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Sambar Recipe

Gordon's Great Escape to India takes him south where he creates this tamarind and lentil vegetable stew

Gordon: "This is a thin vegetable stew flavoured with tamarind and thickened with tuvar dal, which is very popular in the southern regions, especially in Andhra Pradesh, Karnataka, Kerala and Tamil Nadu. Each region has a particular way of eating sambar, but it is almost always served with green coconut and tomato chutneys and either rice or an Indian flat bread, such as dosa. I had the honour of making my first sambar with Sambar Mani, who grew up in one of Mumbai's largest slums, and he now makes a good living catering for small and large events within the slums. Mani has had a lifelong love of cooking and his attention to detail shows in his food. His sambar was absolutely delicious, unlike any Indian vegetarian food I had tried previously in the UK. This recipe is my humble attempt at replicating the flavours of Mani's sambar."


  • 2 tsp fenugreek seeds
  • 1 tbsp yellow split peas
  • 2 tsp coriander seeds
  • 6 curry leaves
  • 4 dried red chillies
  • 200g split pigeon pea lentils (tuvar dal)
  • 6 curry leaves
  • 100g tamarind pulp
  • 2 tbsp vegetable oil
  • 1 tsp mustard seeds
  • 1 tsp fennel seeds
  • ½ tsp cumin seeds
  • 4 dried red chillies
  • 1 medium aubergine, trimmed and cut into 2cm pieces
  • ¼ butternut squash, peeled, deseeded and cut into 2cm pieces
  • 3 medium carrots, peeled and cut into 2cm pieces
  • 1 tsp ground turmeric
  • 1 tsp sea salt (or to taste)
  • 50g okra, washed, dried and trimmed
  • 4 tomatoes, skinned and finely chopped
  • 1 tsp ground coriander
  • 1 tsp red chilli powder


1. Place a frying pan over a medium heat and carefully roast all the ingredients for the masala. When the spices begin to smell very fragrant and are nicely roasted, remove the pan from the heat and allow to cool completely. Use a spice grinder or pestle and mortar to grind the spices into a powder. Tip into a small bowl and add enough water, about 3-4 tablespoons, to form a thick paste with a slow-dropping consistency.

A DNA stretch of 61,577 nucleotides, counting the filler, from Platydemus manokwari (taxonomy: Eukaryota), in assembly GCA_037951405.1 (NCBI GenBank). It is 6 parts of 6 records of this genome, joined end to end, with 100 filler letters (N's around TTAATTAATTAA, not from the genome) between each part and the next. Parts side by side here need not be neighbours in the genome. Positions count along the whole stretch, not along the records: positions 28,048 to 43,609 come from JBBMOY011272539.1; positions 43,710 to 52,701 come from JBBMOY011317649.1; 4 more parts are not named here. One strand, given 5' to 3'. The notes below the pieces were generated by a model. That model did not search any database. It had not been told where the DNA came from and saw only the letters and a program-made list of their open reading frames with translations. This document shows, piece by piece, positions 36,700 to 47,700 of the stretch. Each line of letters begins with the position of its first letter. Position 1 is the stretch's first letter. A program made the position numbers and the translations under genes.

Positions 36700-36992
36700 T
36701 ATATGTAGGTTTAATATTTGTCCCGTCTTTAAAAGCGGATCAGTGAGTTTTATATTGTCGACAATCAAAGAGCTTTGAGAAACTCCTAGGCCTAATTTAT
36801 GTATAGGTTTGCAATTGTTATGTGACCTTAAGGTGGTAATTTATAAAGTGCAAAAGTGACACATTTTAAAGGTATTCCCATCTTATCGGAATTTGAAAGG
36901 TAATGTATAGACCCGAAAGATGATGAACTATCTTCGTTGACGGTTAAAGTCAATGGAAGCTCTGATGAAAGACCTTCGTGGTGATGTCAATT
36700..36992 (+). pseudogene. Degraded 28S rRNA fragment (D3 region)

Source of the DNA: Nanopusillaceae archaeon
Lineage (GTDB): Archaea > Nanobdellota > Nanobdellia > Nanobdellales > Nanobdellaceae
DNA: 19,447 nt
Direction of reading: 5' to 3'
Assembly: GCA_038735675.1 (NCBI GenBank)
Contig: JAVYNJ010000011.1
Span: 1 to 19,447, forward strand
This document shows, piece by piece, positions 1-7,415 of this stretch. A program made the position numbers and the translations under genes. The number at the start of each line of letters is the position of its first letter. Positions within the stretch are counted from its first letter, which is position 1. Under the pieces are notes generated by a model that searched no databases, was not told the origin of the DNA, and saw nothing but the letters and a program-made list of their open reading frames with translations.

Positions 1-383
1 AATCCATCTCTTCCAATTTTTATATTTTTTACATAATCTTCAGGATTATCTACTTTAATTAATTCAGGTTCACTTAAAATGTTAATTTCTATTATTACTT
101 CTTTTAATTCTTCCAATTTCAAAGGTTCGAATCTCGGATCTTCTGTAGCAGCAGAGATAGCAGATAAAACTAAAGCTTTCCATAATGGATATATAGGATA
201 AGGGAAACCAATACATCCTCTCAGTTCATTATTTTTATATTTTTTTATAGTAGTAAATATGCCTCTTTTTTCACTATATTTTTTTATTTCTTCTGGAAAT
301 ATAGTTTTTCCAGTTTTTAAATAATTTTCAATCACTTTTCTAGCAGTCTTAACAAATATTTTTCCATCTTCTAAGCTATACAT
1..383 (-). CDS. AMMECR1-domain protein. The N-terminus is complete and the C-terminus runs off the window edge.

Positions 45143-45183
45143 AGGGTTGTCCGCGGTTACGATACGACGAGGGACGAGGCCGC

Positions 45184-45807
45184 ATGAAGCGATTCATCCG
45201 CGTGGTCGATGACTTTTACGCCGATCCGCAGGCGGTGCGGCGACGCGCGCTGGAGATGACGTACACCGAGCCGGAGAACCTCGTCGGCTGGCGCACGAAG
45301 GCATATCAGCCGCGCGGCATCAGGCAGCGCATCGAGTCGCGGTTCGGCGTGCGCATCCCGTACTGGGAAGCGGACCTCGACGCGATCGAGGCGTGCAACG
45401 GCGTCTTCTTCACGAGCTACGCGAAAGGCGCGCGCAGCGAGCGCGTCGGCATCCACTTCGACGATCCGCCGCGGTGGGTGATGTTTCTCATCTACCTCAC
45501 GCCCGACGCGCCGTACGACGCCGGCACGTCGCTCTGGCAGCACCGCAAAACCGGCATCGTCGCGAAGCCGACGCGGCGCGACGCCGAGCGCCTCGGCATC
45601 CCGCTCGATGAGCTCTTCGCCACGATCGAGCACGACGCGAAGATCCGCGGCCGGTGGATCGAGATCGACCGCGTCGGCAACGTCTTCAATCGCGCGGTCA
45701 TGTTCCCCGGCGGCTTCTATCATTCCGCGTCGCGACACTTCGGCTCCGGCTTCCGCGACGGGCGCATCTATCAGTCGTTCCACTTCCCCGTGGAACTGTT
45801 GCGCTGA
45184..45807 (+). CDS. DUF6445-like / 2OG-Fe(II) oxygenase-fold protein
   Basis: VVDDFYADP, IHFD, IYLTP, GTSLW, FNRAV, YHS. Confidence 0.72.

2. Put the tuvar dal and curry leaves into a medium saucepan and cover with 1½ litres of water. Bring to the boil and skim off any scum that rises to the surface. Reduce the heat slightly and leave to simmer for 25-30 minutes or until the lentils are tender. Drain and set aside.

3. Soak the tamarind in 200ml of hot water for 20 minutes; use your hands to break down the block into smaller pieces. Strain the mixture through a sieve and discard the husks and seeds.

4. Heat the vegetable oil in a large pan and add the mustard, fennel and cumin seeds and the dried chillies. Cook for 1 minute or until the spices become very fragrant. Add the aubergine, butternut squash and carrots, stirring well to coat the vegetables in the spices. After 2-3 minutes add the turmeric, salt and tamarind water to the pan and bring to the boil. Boil for 8-10 minutes or until the vegetables are tender but not mushy.

5. Add the okra, cooked lentils, ground masala spice, chopped tomatoes, ground coriander and chilli powder to the pan and stir well. Add more water to the pan if necessary. (The sambar should be quite thin in consistency.) Bring to the boil, then reduce the heat and leave to simmer for 5 minutes until the okra is just tender. Taste and adjust the seasoning.

6. Just before serving, stir through the chopped coriander and ghee or butter. Serve the sambar hot with freshly steamed rice and warm Indian breads.

This recipe is taken from Gordon Ramsay's Great Escape: 100 of My Favourite Indian Recipes

Gordon's Great Escape synopsis

Gordon Ramsay takes the trip of a lifetime, setting out on gastronomic adventures in India and South East Asia

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